IQ: The Most Complex--and Controversial--of All Complex Traits
Susan Notes: Clearly, the editorial writers at the Wall Street Journal don't read the rest of the paper. Note the conclusion of Sharon Begley, writer of Science Journal:
"If we care about intelligence, we must seek ways to nurture it not in the genes we pass on to our kids, but in the world we make for them."
There is wide agreement that cognitive ability at least partly reflects the influence of DNA: Dozens of studies of thousands of twins have shown identical twins, who share the same genes, tend to have more-similar IQs than do other sibling pairs, and children match the IQ of their biological more than their adoptive parents.
Together, these studies imply genes account for about 50% of the difference in intelligence from one person to the next. That's a high enough "heritability" that you'd think genome labs would be practically spitting out genes related to intelligence.
But they're not. And therein may lie an important clue to the biology of what Robert Plomin, a professor of behavioral genetics at King's College London, calls "the most complex -- and most controversial -- of all complex traits."
Intelligence has many meanings, but what scientists call general cognitive ability seems to reflect memory skills, verbal and spatial abilities, and abstract reasoning. Usually, if you're good at one, you're good at the others. Although that correlation may reflect not "brain quality" alone but something nonphysiological, such as differences in motivation, it has inspired a search for genes that make better brains.
Prof. Plomin and his colleagues were the first to identify a suspect. In 1998, they reported that one form of a gene called insulin-like growth factor-2 receptor was present in 32% of children with high IQs, but in 16% of kids with average IQs. It was also especially frequent in people with exceptional math or verbal talents. Experiments in other labs had shown the gene is active in regions of the brain devoted to learning and memory. But when the King's team tried to replicate its finding, it failed: The "smart" gene showed up in 19% of high-IQ children ... and 24% of those with average IQ.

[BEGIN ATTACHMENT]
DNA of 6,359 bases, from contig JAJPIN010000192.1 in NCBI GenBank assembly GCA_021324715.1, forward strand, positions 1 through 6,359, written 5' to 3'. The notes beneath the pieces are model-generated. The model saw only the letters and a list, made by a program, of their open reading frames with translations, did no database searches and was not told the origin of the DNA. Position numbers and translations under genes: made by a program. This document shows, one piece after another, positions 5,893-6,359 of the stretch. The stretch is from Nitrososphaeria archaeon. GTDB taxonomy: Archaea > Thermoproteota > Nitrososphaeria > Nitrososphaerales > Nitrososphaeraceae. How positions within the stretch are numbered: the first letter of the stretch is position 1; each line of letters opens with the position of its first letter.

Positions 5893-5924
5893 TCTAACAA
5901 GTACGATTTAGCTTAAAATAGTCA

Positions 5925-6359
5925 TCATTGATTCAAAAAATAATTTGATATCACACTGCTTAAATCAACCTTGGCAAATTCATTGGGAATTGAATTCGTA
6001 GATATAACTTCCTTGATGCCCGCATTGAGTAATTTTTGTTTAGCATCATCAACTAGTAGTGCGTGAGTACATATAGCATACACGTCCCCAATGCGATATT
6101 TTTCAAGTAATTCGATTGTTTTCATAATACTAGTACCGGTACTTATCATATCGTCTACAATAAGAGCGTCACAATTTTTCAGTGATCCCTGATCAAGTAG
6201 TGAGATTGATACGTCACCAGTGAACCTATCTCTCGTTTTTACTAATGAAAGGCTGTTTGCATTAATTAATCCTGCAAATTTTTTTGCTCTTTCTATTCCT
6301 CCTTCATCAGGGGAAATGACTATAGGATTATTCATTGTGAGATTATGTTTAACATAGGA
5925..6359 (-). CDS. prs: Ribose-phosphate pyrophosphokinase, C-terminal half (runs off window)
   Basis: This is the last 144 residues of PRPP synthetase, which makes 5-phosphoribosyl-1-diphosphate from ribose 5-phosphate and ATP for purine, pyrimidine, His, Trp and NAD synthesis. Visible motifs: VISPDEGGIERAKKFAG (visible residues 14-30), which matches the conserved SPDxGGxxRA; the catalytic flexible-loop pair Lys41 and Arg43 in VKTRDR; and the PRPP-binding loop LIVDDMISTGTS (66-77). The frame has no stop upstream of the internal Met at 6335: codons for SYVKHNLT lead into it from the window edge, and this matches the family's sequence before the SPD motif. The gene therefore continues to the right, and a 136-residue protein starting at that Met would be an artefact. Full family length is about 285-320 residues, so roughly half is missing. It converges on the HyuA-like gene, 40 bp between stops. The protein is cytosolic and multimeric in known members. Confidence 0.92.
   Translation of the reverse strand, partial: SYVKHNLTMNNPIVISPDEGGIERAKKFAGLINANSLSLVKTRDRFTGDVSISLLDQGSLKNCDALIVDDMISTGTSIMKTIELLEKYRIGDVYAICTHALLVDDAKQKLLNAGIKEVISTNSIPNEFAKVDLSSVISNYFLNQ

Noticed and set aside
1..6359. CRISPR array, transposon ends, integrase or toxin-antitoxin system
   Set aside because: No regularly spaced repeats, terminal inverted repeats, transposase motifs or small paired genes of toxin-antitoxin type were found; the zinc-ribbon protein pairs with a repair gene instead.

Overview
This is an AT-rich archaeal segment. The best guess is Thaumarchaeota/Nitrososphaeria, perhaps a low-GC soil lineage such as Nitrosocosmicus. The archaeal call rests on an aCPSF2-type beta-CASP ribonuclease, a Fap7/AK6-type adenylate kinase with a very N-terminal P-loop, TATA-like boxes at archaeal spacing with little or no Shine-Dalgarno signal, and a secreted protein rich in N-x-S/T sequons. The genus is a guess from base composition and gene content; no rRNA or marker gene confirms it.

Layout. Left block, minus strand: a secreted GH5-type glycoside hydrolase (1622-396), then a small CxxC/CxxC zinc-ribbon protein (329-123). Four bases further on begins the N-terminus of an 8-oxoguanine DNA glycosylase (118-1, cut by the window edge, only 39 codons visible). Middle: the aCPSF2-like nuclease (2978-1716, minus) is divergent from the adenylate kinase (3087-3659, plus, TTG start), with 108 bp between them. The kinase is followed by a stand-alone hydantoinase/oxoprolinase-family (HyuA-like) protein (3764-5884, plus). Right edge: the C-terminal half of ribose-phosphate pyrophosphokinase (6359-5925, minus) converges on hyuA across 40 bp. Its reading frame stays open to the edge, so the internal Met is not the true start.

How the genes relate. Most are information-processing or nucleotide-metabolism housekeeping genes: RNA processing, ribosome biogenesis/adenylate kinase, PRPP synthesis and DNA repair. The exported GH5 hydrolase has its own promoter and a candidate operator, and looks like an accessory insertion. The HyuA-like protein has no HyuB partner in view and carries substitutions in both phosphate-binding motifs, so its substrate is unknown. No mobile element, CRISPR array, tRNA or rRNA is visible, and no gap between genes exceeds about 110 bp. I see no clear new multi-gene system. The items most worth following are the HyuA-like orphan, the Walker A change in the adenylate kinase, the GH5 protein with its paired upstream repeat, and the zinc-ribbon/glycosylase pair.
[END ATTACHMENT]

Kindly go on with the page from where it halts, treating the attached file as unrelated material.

That didn't deter biologists. Since 2000, teams have identified at least four more genes associated with intelligence. Two studies fingered genes for an enzyme called catechol O-methyltransferase. Others identified cathepsin D, CHRM2, or cystathionine beta-synthase as having variants that are more common in people with high IQs.
As with all such studies, you have to watch out for a chopsticks effect. Just because a genetic variant shows up more often in people adept at using chopsticks doesn't mean it causes manual dexterity: It may simply be more prevalent in Asian populations. Similarly, purported IQ genes may cluster, by chance, in groups whose culture values education, yet not actually make a brain smarter. There's another problem. Neuroscientists can't find any fundamental brain processes that distinguish Einstein from the rest of us -- not speed of neuronal transmission, not the ability to form synapses, not the quantity and quality of neurons, Prof. Plomin says. That makes it less likely that genes for those basic characteristics (even if scientists find them) have a significant effect on intelligence.
Even if the newly suspect intelligence genes hold up, they will surely turn out to be only the tip of a huge iceberg. It looks more and more as if intelligence reflects the complex interaction of scores of genes with each other and the environment. No one gene makes more than a tiny difference. Different forms of CHRM2, for instance, account for a spread of only three or four IQ points, while CTSD may account for perhaps 3% of the variation between people.
The heritability of intelligence may, paradoxically, reflect the importance of environment. If Susie is born with a slightly better brain than Mary, she will like school, receive more praise from her teachers, haunt the library, take more demanding courses. In short, she will bootstrap her way to greater intelligence.
That explains why the measure of heritability of intelligence rises with age, from 40% in childhood to 60% in adulthood. It isn't that genes grow stronger. Instead, says James R. Flynn of the University of Otago, Dunedin, New Zealand, a slight genetic edge at birth snowballs by nudging people to choose intelligence-enhancing experiences. The result is "a potent multiplier," he says in Current Directions in Psychological Science.
Prof. Flynn discovered that IQ soared in recent decades. Since 1950, scores on one IQ subtest have risen 18 points per generation in the Netherlands, Belgium, Israel and Argentina; between 1948 and 1989, Americans gained the equivalent of 20 IQ points. The genes we have don't change fast enough to explain this "Flynn effect" -- but which genes are turned on might. Perhaps growing up with enough leisure time to play chess and even videogames, or living in smaller and more affluent families that can indulge children's intellectual curiosity, turns up the activity of genes related to intelligence. For that reason, says Prof. Plomin, the holy grail in this field is identifying what experiences turn on genes that influence intelligence.
Even before that happens, it's already clear that, with so many genes involved in IQ, genetic engineering for it isn't in the cards. If we care about intelligence, we must seek ways to nurture it not in the genes we pass on to our kids, but in the world we make for them.
Many Factors Make Up a High IQ: Good Genes Do Count, but Intelligence
Wall Street Journal
June 20, 2003
INDEX OF RESEARCH THAT COUNTS